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Once Upon a Time in Anatolia

Peter Anderson

ShameNuri Bilge Ceylan
Once Upon a Time in Anatolia
16 March 2012 (UK)


 

 

Once Upon a Time in Anatolia, a Turkish-language production directed by Nuri Bilge Ceylan, centres on a night-time search for a buried body in the Anatolian steppes. Ceylan’s film was co-winner of the Grand Prix at the 2011 Cannes Film Festival (alongside The Kid with a Bike), but unlike Terrence Malick’s The Tree of Life, which took the Palme d’Or, Once Upon a Time in Anatolia is dialogue-driven. The medium of film is visual by its very nature, and it is from this quality that films like The Tree of Life derive their power – Ceylan’s work is an interesting contrast.

The film follows a search led by a murder suspect, Kenan, who has confessed to the killing of a friend. He conducts a party of officials – including police officers, the commissar and the doctor from the town where the murder took place, and an Ankaran prosecutor – on a quest to locate the corpse. Much to the commissar’s consternation, however, Kenan cannot recall where he buried his victim. His excuses are diverse: the homogenous landscape, night – even drunkenness at the time of the original murder.

As the party trails from spot to potential spot (pausing momentarily for food at the home of a village elder), the film’s action and depth emerges from the men’s talk. Their reflections range from the mundane to the profound: matters as casual as yoghurt or quitting smoking intermingle with speculation as to whether the prosecutor has prostate trouble – and with more sombre musings, too. The film takes on both death and politics: a line about refraining from the abuse of suspects so that Turkey can join the European Union takes on a degree of unintended humour in the light of the debt crisis. Once Upon a Time in Anatolia is not propelled through its 157-minute duration by successive action scenes, but consists of accessible and realistically paced dialogue.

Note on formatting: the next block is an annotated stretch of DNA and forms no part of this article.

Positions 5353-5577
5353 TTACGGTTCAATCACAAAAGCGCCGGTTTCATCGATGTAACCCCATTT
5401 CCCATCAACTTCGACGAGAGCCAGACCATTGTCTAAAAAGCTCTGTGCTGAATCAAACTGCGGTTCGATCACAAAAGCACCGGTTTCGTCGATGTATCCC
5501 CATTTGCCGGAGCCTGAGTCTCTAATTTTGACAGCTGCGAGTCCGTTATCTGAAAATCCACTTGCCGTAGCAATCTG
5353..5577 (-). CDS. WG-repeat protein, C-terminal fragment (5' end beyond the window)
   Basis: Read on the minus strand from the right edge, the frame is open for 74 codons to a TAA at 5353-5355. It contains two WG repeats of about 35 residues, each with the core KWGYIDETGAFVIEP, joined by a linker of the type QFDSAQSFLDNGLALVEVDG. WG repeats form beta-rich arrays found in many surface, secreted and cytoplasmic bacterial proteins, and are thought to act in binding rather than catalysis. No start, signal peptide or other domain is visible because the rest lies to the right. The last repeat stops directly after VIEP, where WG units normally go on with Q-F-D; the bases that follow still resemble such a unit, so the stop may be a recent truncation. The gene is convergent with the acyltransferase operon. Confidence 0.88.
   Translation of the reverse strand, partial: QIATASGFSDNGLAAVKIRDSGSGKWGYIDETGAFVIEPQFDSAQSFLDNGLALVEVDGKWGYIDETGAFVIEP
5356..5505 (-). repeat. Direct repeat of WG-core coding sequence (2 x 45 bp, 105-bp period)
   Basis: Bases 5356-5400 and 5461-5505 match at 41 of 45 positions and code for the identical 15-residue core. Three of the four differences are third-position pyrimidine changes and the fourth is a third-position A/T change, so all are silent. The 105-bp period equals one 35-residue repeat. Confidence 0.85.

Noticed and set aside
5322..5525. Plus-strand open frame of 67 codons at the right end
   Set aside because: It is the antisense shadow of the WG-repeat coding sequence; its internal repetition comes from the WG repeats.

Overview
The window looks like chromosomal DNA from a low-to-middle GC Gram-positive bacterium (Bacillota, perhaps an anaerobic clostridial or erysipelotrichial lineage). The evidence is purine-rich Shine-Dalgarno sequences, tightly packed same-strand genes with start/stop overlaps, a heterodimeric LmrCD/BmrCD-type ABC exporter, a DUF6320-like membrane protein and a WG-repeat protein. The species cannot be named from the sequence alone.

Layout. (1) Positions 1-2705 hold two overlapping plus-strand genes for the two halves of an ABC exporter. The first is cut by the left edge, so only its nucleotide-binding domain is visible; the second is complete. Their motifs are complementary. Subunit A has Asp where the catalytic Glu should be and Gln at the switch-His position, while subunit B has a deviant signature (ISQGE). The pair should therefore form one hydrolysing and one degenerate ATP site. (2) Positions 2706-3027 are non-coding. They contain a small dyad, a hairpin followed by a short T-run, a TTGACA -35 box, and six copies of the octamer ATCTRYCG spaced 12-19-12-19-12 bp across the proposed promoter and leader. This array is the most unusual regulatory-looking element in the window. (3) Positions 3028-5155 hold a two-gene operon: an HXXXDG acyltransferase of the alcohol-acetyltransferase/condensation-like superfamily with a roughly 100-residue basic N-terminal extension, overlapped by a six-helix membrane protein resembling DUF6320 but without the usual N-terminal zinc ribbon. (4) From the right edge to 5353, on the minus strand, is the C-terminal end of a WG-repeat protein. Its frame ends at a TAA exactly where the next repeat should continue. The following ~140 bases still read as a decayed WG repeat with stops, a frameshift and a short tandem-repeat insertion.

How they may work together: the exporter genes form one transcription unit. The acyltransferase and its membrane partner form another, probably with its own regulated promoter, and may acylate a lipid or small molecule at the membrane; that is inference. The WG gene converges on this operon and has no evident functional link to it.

The central thread of the film goes beyond the search for a buried body to address universal feelings of guilt and regret. Over the course of the narrative, Prosecutor Nusret gradually relates the story of a woman’s inexplicable death – on the exact day that she had predicted it. The film unpicks Nusret’s intimate relationship with the event, one of many facets of narrative complication; equally, Kenan’s visualisation of the man he killed reveals further hidden layers of meaning.

The core themes of Once Upon a Time in Anatolia – sin and guilt – are brought into sharp relief by its poignant ending, when the search party has returned to the town, Keskin, by daylight. “It’s the kids who suffer most in the end,” Commisar Naci reflects. “It’s the kids who pay for the sins of adults.” This compelling and highly realistic film, seeded with Chekhovian allusions, speaks deeply to sin yet allows an act of grace in its final moments. Once Upon a Time in Anatolia’s lasting power resides in the intimate knowledge of small-town power dynamics brought to the production by Nuri Bilge Ceylan and his co-creatives, and in the quiet, commanding intelligence of its social vision.

Peter Anderson graduated with a DPhil in History from Jesus College, Oxford.